Knowledge for a sustainable world

Robert Cheke

NRI Professor Robert Cheke has written a report that will contribute to the Africa Adaptation Programme (AAP) of the United Nations Development Programme (UNDP) on the possible climate change effects on health in Lesotho.

The report is the output on 'health issues' of the AAP's project entitled "Supporting integrated and comprehensive approaches to climate change adaptation in Lesotho".

Lesotho, landlocked in South Africa, suffers from periodic droughts and floods and is considered to be one of the African countries most vulnerable to climate change. It is likely that annual temperatures will increase by 2 - 2.5°C by the middle of this century and rainfall will become more variable.

The AAP is seeking to strengthen Lesotho's ability to withstand catastrophes such as floods, but also to cope with the indirect effects of climate on the health of the country's population of 2.2 million.

Rainfall and temperature data for all 10 districts of Lesotho were collated and analysed. The results suggested that the climate will not change uniformly throughout the country; some districts will become drier and colder whereas most will become warmer with increased variation in rainfall.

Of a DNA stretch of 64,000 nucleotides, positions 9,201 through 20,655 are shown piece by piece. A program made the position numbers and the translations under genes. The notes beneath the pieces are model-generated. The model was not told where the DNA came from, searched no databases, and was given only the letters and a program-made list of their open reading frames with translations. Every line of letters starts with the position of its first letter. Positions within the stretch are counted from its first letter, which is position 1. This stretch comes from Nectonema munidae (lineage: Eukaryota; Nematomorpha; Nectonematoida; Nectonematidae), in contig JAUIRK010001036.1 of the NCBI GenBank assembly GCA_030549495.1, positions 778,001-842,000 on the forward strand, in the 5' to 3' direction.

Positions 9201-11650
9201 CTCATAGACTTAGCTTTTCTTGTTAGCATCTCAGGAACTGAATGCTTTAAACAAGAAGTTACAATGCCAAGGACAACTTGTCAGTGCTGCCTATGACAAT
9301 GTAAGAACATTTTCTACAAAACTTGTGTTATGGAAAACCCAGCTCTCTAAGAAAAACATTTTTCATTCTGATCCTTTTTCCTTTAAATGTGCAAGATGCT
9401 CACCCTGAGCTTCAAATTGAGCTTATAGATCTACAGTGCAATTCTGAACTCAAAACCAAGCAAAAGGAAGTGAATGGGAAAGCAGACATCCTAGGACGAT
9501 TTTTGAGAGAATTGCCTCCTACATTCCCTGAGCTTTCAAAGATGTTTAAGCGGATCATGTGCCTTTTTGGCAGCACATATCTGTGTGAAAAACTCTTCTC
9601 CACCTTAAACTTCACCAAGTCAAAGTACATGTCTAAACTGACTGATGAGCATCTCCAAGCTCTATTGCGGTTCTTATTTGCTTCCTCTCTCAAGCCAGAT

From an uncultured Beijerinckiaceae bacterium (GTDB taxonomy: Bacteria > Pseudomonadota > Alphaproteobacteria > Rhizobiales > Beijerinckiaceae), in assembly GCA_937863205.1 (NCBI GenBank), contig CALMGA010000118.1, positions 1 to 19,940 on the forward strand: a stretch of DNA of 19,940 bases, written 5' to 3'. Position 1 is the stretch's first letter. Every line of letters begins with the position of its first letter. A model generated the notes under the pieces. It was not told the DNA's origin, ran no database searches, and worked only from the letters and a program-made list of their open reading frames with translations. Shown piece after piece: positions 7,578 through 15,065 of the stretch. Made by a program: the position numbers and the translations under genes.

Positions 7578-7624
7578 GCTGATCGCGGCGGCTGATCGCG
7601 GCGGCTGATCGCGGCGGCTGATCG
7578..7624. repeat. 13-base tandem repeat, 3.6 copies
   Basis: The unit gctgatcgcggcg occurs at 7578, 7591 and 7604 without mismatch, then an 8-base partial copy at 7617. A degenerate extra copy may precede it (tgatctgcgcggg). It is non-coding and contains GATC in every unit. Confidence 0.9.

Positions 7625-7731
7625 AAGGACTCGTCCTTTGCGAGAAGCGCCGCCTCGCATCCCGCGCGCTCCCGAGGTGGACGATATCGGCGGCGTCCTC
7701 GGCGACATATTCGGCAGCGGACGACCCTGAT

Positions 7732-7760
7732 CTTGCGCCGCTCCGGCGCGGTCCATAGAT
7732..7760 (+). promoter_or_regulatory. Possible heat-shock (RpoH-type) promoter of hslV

It was concluded that the most serious threats from climate change will be from water-borne diseases such as diarrhoea, typhoid and hepatitis A, exacerbated by increased rainfall and floods, with pneumonia an associated threat.

The report recommends a number of measures, which should be the focus of adaptation activities, including strengthening water and sanitation provision (eg. By providing more latrines at schools such as those in the photograph). Disease data collation and management should be improved so that health statistics on all of Lesotho's diseases are readily available.

Furthermore there should be improved forecasting of and responses to climate influenced disease outbreaks. Capacity development is also needed in prevention of water-borne diseases. It was suggested that an early warning system of likely outbreaks of diarrhoea and pneumonia following above average rainfall in June-October could be established.